Alex and Chickpea Do Korea

Korean kids are crazy for gonggi

You like that alliteration? I thought so. I want to weigh in on the school-wide — and, from what I can tell, Korea-wide obsession with gonggi (which also means “air”).

It’s like the Korean version of Jacks, and it goes something like this: Hold all five gonggitdol (colorful, round, plastic playing pieces) in your hand. Toss gonggi on the table/floor/friend’s back/any level playing surface in sight. Strategically choose one gonggi; pick it up. Toss chosen gonggi in the air while scooping up one gonggi; catch the tossed gonggi. On the next turn, scoop up two gonggi, then three, etc.

Of course, there are finer points of the game, as well as different “versions” (which I think just refer to the skill level or style of the player). These include babo (stupid) gonggi (“Boy, you really suck.” This is the category of gonggi player I fall into); genius gonggi (“Damn, you are really good, and spend too much time playing gonggi instead of studying”); and ddalki (strawberry) gonggi (I have no idea what that could possibly mean, but the student who demonstrated did a particular sweeping motion when scooping up the gonggi).

After seeing the rabid gonggi consumption between classes, I decided to integrate them into one of my lessons. After each “level” completed in gonggi, the students had to answer a question about the lesson. This was particularly effective since many of the kids who rarely participate are in the “genius gonggi” category (like I said, too much gonggi, too little study). In this case, their gonggi skills became their downfall, and my victory, muahahahaha! Yes, that’s my evil seonsaengnim (teacher) laugh.

Incidentally, my biffle Kalynn introduced me to gonggi a couple of years ago back in the States, but I had no clue that it was a Korean game until I moved here. The more you know … (cue Reading Rainbow theme song).

Here’s a brief how-to on gonggi:

Alex and Chickpea Do Korea

My on-court experience with Orions basketball: or, free stuff in exchange for public humiliation!

Readers of this blog (and anyone who’s been around me for more than 15 minutes in the past few weeks) know that I’m an increasingly huge fan of Daegu’s pro nun-gu (basketball) club, the Orions.

So far, I’ve settled for admiring the game (and the players) from afar. But last night, things got a little personal. My friend/Korean teacher/co-teacher HyunJeong and I arrived for the 7 o’clock game half an hour early and settled into our seats.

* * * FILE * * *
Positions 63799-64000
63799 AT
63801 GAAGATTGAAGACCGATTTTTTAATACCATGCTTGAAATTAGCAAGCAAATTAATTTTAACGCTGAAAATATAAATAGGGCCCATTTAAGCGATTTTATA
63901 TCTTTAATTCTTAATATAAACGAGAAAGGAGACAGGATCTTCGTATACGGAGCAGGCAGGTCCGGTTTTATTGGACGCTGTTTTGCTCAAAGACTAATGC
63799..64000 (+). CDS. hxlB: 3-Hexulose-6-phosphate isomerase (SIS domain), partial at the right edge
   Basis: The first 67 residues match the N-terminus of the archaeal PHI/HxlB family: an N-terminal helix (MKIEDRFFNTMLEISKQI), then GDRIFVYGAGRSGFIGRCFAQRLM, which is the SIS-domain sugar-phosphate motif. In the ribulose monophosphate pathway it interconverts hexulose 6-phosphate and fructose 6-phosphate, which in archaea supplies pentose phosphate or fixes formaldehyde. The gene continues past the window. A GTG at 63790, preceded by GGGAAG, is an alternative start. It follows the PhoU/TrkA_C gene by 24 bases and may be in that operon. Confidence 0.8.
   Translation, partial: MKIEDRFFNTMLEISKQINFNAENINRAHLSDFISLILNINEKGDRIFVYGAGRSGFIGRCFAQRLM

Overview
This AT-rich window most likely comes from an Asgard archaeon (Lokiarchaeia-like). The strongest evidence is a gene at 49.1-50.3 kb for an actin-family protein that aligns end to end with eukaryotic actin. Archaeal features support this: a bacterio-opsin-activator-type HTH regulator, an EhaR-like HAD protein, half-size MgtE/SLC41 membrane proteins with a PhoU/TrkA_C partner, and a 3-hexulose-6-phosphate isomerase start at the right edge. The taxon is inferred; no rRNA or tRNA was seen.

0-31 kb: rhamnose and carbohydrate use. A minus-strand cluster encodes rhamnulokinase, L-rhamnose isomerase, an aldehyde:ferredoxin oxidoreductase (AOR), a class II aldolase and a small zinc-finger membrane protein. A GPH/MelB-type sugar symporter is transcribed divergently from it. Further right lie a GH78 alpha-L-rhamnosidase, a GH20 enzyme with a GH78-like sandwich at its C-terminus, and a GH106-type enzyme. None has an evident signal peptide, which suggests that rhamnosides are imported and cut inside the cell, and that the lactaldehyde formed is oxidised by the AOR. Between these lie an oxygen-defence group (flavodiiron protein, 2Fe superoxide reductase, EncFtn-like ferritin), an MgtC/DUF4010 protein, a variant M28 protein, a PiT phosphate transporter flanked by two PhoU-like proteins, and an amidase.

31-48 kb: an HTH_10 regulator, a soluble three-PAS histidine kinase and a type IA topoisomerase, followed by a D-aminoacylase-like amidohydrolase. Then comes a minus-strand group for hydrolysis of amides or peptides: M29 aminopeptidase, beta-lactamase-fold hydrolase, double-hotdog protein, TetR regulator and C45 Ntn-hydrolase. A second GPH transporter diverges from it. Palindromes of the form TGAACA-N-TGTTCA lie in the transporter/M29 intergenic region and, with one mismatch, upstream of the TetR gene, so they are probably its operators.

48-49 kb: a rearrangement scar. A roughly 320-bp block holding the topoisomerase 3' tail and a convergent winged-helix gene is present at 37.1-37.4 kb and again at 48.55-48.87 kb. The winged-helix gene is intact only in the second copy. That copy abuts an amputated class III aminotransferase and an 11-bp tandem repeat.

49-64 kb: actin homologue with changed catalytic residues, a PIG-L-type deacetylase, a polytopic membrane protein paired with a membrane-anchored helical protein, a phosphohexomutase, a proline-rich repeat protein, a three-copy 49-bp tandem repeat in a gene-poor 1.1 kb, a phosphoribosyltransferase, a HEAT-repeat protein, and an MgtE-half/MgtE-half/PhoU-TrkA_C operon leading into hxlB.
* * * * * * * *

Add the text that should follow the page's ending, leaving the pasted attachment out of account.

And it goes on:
The Orions announcer was doing his usual comedy schtick down on the court when I heard him ask about waygookins (foreigners). As I tried to look inconspicuous, HyunJeong began waving wildly and, unfortunately, caught the emcee’s eye. In an effort to avoid public humiliation, I ducked down in my seat but, realizing there was no escape, I sheepishly lifted my head and decided to play along.

At first, I thought he just wanted me to stand up and show my Orions spirit. Okay, I can do that, I thought. But when he motioned for me to come down to the court, I realized I had made a mistake. Please don’t make me play an on-court game, I thought. I will die of sheer embarrassment. I cannot dribble a basketball, make a lay-up or run without falling over. Thank god all I had to do was stand on the court with the cheerleaders while the players were announced at the opening of the game. (Thought I felt pretty shabby standing next to all those pretty ladies in my oversized Orions t-shirt and jeans).

While the pain may seem minimal, I promise you I was cursing HyunJeong under my breath every moment I was on that court, and wishing nothing more than to be back in my spectator’s seat. But maybe (and that’s a strong maybe) it was worth it: I got a free basketball, a free trip to a upscale jjimjilbang and a free night’s stay at a fancy hotel, all for a few seconds worth of clapping. But the best Christmas Eve-Eve gift of all was getting to see Lee Dong-Jun in all his tall, muscly glory.

Actually, he looks kinda scrubby up close, and seems a little asshole-ish and indifferent to the fans. Just another reason I’d rather keep watching from my seat high in the stands.